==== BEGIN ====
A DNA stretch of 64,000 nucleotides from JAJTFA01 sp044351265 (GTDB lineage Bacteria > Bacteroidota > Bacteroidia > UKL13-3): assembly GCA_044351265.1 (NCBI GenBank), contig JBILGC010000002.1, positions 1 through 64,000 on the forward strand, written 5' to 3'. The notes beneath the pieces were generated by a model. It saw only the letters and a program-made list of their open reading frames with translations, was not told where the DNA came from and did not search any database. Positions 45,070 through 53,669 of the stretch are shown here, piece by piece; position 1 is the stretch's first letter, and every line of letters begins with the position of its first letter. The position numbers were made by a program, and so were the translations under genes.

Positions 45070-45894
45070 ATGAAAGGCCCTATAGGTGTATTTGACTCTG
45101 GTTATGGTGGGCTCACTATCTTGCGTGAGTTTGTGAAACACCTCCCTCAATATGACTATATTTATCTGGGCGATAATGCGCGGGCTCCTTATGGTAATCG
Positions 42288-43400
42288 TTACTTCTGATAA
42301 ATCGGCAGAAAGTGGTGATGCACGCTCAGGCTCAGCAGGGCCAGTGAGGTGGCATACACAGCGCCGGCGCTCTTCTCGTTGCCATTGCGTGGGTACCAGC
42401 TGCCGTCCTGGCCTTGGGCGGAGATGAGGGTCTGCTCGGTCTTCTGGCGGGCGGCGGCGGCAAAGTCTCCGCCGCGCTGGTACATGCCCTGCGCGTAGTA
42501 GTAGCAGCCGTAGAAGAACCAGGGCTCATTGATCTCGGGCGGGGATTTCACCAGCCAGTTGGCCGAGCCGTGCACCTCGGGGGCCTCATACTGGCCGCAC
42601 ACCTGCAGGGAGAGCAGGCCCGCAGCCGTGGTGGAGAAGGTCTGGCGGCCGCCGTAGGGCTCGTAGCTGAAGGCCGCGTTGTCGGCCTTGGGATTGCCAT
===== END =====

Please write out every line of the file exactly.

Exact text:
A DNA stretch of 64,000 nucleotides from JAJTFA01 sp044351265 (GTDB lineage Bacteria > Bacteroidota > Bacteroidia > UKL13-3): assembly GCA_044351265.1 (NCBI GenBank), contig JBILGC010000002.1, positions 1 through 64,000 on the forward strand, written 5' to 3'. The notes beneath the pieces were generated by a model. It saw only the letters and a program-made list of their open reading frames with translations, was not told where the DNA came from and did not search any database. Positions 45,070 through 53,669 of the stretch are shown here, piece by piece; position 1 is the stretch's first letter, and every line of letters begins with the position of its first letter. The position numbers were made by a program, and so were the translations under genes.

Positions 45070-45894
45070 ATGAAAGGCCCTATAGGTGTATTTGACTCTG
45101 GTTATGGTGGGCTCACTATCTTGCGTGAGTTTGTGAAACACCTCCCTCAATATGACTATATTTATCTGGGCGATAATGCGCGGGCTCCTTATGGTAATCG
Positions 42288-43400
42288 TTACTTCTGATAA
42301 ATCGGCAGAAAGTGGTGATGCACGCTCAGGCTCAGCAGGGCCAGTGAGGTGGCATACACAGCGCCGGCGCTCTTCTCGTTGCCATTGCGTGGGTACCAGC
42401 TGCCGTCCTGGCCTTGGGCGGAGATGAGGGTCTGCTCGGTCTTCTGGCGGGCGGCGGCGGCAAAGTCTCCGCCGCGCTGGTACATGCCCTGCGCGTAGTA
42501 GTAGCAGCCGTAGAAGAACCAGGGCTCATTGATCTCGGGCGGGGATTTCACCAGCCAGTTGGCCGAGCCGTGCACCTCGGGGGCCTCATACTGGCCGCAC
42601 ACCTGCAGGGAGAGCAGGCCCGCAGCCGTGGTGGAGAAGGTCTGGCGGCCGCCGTAGGGCTCGTAGCTGAAGGCCGCGTTGTCGGCCTTGGGATTGCCAT